It is broken in that it does not conform to what customers expect from suppliers in free-market democracies, namely that the customer is normally in control of the customer-vendor relationship. It is only in the software industry, as this industry has evolved over the last thirty years, where the vendor is in control of his customers in an almost feudal way.
In the middle ages the feudal system was based on the ruling classes keeping the population under absolute control by not giving them any insight into the laws they were governed under. In effect you could be thrown into jail for breaking a law, and the policing authority did not have to tell you what law you broke or why it was in place.
Software users today are prohibited from making any changes to the software that they are building their organizations around, whether to add features their users desperately need, or stop their servers from crashing unexpectedly, or to patch a security hole, completely arbitrarily. In fact they can be thrown in jail for improving the systems they are using. If you don't believe me just read any shrink-wrapped proprietary software license.
Changing this industry is not going to happen overnight. So buying a portfolio of open source companies stocks, including Red Hat, may not pay off in the short term, or it might -- I'm not an expert on the stock market. But open source is solving a major structural problem in the software industry on behalf of the consumers of the products of that industry. The companies who enable this change to occur on behalf of their customers are going to be good investments in the long term.
Your impressions on the recent MS Interview
[Earlier] on Slashdot we got responses from an interview of MS exec Doug Miller and he touched upon some areas of Linux that caused a lot of debate and discussion in the forum. My question to you is, would you skim through Doug's reponses and provide us with your counterarguments or comments?
Doug Miller and I go way back. All I can say is how disappointed I am that Doug has joined the "dark side". He is a really decent human being.
He used to provide the exact opposite answers to the ones he provided in that interview and he did so with much more conviction.
Also see 9 below.
Linux-Mandrake started off simply as basically a copy of Red Hat Linux with KDE installed (which was the most advanced desktop environment at that time). However since 'growing' from Red Hat, it has become a distibution of it's own, with a incredibly simple install, more features/applications (ReiserFS, more intergrated Gnome/KDE menu...), Pentium optimised applications, and generally is more 'bleeding edge'.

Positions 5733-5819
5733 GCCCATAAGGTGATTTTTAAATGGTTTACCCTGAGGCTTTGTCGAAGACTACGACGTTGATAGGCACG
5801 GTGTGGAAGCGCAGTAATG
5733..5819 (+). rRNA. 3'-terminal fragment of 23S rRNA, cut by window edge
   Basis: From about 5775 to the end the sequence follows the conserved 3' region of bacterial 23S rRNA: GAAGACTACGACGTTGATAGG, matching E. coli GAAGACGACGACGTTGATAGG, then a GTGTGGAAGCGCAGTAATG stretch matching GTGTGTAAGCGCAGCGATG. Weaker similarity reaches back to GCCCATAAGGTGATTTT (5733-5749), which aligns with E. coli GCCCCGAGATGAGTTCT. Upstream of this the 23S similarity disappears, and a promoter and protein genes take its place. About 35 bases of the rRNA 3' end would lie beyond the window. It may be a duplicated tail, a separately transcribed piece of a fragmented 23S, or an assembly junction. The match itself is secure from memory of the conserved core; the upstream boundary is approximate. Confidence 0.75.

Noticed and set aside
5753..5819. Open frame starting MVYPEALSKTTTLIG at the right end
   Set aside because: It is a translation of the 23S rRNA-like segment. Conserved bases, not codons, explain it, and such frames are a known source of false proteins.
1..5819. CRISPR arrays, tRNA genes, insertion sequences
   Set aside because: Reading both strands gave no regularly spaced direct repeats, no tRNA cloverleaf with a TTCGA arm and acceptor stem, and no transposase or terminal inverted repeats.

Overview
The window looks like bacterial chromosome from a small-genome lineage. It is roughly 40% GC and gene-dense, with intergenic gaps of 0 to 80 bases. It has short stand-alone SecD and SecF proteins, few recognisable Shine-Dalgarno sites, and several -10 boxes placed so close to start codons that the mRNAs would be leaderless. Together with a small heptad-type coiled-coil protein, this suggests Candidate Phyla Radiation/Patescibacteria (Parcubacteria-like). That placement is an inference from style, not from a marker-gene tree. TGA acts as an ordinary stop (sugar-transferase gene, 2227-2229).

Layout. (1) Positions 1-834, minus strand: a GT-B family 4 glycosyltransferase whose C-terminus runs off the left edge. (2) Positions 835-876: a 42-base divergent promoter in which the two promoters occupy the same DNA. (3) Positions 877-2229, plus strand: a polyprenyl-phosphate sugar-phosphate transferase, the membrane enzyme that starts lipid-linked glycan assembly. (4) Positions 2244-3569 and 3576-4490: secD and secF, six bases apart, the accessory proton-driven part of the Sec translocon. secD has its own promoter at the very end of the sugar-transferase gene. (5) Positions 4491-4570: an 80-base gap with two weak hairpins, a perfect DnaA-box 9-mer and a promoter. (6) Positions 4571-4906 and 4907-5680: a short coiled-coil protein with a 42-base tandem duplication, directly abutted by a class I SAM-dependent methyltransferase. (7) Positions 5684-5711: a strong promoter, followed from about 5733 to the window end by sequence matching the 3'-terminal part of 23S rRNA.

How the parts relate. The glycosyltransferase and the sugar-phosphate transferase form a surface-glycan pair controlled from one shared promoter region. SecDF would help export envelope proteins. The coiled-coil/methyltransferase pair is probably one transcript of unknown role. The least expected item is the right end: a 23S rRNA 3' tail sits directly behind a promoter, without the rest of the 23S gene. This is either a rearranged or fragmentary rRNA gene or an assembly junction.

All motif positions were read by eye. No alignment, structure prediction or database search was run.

How do you feel about the fact that Red Hat Linux was 'the womb' of what would now have to be considered one of the strongest Linux distros for the desktop, and a major competitior to Red Hat on the desktop with it's claimed "99% Red Hat compatibility"?
Mandrake is a great example of why open source is so valuable for the user of software.
The software using marketplace is not a simple single market. It is a vast collection of markets. Software developers who need good C and Java compilers are as different from dentists who need good dental office billing systems as two markets can get.
If Mandrake do their job properly they will serve some market(s) better than Red Hat does.
So for all those potential Linux-users who might not use Red Hat Linux because it does not include some application that they need, or support in a language Red Hat does not offer, we can point them to Mandrake.
The result is more choice in the marketplace. The customer wins, which is the whole point.
Recently we've seen several worms attacking vulnerabilities in the default install of Red Hat Linux. What is being done to make the default installation more newbie-friendly from a security point of view? The average desktop user probably doesn't want or need BIND, do they?
I have to duck this one. Security deserves precise and detailed answers and I'm not qualified to give them.
Other than to say the price of security is eternal vigilance.
Also, you should check out Red Hat Network. (www.redhat.com)
Competing against MacOSX
With MacOSX arriving as a desktop Unix (more or less) backed by a known, (sometimes) respected name, do you consider Apple to be a serious competitor, the same as Microsoft? Would Red Hat ever consider a PPC release to try and steer people away from MacOSX? Or, instead, do you think Apple will remain largely a niche player, but one that adds weight to the all-purpose viability of Unix?
"Apple will remain largely a niche player, but one that adds weight to the all-purpose viability of Unix."
This is -exactly- what I think. Go to the head of the class.
Doug Miller, a Microsoft executive, was recently interviewed for Slashdot. Many of the questions posed were regarding the competitiveness of Linux with Windows in the medium-term. To paraphrase, Doug said that there was no viable business model based on Linux, that the lack of standardization (ie. KDE v. Gnome) would be enough of an economic disincentive to commercial application developers to prevent them from venturing into the market.
On the face of it, he seems to have a point. What do you think? Does Linux need to be herded down the path towards a super-majority recognized 'standard' to be successful, or can the type of open-source movement to date provide enough tools and applications to drive Linux to dominance?
Saying that there is no business model to open source is like saying there is no business model to democracy.
Miller's arguments are red herrings thrown to distract the debate from the real issues. The real issue is not standards or technical compatibility with specific pieces of binary-only software. In an open source world compatibility is not dependent on whether a binary-only supplier adopts the standard as written or not. Whoever is trying to achieve compatibility simply has to check the sources. So the games that the binary-only proprietary software vendors play with standards go away. The real issue is where are the innovations of the next generation going to come from. The Millers of this world think that their employers should have preferential rights on offering those innovations.
This control over future innovation is being assisted by the trend in our legislatures worldwide to expand Intellectual Property (patents and copyrights, otherwise known as government granted monopolies) rights. These enable corporations to maximize their profits at the expense of the citizens in our society and are not just bad for our democracy, it is bad for business.